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3 Dividend Stocks That Pay You More Than Pepsi Does

Rich Duprey, George Budwell, and Keith Noonan, The Motley Fool

PepsiCo (NASDAQ: PEP) has proven to be a good investment for investors over the years, even in the face of the recent decline in soda consumption. Over the past decade, the beverage and snack giant has returned over 10% annually, and it's offering 16% returns so far this year.

But there just might be other, better opportunities -- and ones that pay a dividend yielding more than PepsiCo's 3%. Check out why Sanofi (NASDAQ: SNY), Realty Income (NYSE: O), and Dick's Sporting Goods (NYSE: DKS) could be those stocks.

Two women drinking glasses of cola

Image source: Getty Images.

A proven cash cow

George Budwell (Sanofi): PepsiCo has definitely earned its stripes as a dividend stock. However, there are a few large-cap stocks that offer a broadly similar level of security as a passive income vehicle, and an even richer yield. French drugmaker Sanofi, for instance, recently marked the 25th consecutive annual increase to its dividend program, resulting in a monstrous yield of 4.11% at current levels.

Should income investors pounce on this juicy yield? Sanofi's shares are presently trading at a little over 12 times next year's projected earnings, which is fairly reasonable for a big-pharma stock. The company is also experiencing a resurgence of sorts from a top-line perspective due to its breakout eczema medication, Dupixent. In fact, this single drug was the main reason Sanofi recently decided to up its 2019 earnings guidance.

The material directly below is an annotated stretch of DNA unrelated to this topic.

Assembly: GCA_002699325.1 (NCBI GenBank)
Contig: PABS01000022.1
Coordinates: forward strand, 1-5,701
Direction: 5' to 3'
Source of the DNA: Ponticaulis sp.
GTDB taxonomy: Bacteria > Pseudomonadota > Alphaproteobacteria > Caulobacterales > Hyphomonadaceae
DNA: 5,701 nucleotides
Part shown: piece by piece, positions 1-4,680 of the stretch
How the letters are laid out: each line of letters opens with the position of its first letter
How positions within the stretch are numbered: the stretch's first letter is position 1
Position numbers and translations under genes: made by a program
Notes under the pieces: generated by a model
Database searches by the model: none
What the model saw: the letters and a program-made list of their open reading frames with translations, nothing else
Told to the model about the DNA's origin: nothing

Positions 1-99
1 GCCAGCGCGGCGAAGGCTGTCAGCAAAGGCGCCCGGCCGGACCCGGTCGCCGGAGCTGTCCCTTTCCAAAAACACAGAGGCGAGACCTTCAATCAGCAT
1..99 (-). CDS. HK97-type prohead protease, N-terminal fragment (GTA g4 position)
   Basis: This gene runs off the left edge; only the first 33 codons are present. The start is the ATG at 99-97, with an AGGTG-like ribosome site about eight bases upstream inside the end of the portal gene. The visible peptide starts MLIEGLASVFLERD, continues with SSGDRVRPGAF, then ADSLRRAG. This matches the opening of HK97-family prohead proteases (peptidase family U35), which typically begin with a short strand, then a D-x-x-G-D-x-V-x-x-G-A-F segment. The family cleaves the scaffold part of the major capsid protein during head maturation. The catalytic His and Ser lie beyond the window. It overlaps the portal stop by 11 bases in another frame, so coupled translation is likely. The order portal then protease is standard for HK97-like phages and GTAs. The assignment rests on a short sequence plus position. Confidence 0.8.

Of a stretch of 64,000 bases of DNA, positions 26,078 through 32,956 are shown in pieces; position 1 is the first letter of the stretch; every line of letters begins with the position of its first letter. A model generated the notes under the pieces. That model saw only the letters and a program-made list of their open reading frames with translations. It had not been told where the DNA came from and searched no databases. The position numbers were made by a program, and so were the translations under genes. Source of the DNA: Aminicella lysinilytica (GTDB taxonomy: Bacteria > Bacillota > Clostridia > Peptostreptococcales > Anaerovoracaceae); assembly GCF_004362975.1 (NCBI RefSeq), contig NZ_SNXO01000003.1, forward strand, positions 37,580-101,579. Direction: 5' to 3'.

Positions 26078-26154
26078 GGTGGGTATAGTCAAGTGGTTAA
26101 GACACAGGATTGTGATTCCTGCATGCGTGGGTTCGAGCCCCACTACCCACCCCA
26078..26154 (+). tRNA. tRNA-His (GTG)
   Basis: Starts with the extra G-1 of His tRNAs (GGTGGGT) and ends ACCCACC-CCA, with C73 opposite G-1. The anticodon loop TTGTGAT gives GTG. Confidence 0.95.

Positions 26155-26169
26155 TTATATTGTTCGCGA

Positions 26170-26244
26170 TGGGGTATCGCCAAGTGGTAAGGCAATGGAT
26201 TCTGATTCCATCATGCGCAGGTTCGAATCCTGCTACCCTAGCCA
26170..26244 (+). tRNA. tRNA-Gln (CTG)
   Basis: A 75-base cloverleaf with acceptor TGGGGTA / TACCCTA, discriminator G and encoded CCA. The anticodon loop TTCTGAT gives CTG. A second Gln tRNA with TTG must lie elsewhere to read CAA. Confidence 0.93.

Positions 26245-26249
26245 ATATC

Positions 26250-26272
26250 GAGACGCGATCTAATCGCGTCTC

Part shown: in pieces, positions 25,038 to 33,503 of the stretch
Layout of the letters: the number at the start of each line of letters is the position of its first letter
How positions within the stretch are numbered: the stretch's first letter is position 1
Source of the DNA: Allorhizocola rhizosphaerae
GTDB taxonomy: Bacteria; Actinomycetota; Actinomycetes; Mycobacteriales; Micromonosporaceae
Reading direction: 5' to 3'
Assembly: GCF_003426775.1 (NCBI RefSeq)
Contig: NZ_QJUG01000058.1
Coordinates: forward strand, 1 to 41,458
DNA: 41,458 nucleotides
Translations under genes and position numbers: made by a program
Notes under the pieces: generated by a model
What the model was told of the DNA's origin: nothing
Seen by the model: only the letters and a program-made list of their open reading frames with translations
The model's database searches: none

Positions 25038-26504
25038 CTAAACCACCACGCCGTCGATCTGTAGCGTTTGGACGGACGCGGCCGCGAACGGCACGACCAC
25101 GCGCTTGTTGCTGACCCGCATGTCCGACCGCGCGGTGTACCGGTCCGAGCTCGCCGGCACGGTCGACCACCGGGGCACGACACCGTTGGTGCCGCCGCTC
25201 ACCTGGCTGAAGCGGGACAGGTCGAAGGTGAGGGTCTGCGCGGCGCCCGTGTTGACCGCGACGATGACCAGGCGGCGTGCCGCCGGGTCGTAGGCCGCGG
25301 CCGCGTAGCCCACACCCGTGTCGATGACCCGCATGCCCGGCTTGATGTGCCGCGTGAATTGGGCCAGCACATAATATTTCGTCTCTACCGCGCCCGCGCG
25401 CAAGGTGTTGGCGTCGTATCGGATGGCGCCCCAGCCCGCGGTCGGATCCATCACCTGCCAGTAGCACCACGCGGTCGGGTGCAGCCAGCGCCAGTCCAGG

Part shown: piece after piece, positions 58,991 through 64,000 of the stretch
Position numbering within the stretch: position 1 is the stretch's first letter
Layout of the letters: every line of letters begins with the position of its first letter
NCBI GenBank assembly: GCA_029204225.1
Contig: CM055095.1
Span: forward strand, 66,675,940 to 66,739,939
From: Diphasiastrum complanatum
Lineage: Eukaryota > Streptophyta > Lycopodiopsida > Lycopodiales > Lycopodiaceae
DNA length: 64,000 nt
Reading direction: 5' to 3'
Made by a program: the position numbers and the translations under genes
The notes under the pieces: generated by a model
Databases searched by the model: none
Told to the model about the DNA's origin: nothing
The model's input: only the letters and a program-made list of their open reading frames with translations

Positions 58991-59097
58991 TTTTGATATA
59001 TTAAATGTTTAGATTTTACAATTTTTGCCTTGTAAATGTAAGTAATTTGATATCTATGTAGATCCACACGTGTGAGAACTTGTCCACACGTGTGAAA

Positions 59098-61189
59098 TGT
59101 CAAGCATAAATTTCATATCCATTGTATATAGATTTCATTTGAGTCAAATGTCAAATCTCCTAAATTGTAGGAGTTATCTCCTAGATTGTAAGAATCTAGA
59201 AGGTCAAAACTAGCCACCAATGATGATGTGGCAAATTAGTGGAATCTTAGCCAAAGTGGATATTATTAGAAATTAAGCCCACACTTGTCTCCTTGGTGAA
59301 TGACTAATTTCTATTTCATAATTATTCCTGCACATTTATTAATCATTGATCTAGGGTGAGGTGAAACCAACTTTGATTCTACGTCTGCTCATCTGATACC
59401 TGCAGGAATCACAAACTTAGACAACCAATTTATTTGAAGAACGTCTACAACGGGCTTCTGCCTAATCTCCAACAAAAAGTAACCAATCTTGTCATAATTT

On the flip side of the coin, the drugmaker's sizable acquisition of Biogen's hemophilia spin-off Bioverativ has already run into serious trouble, thanks to unexpectedly stiff competition from Roche Holding's new star Hemlibra. And Sanofi's core diabetes franchise is another sore spot due to patent expirations for former stars like Lantus. Put simply, Sanofi does have its fair share of risks that income investors shouldn't lightly brush off.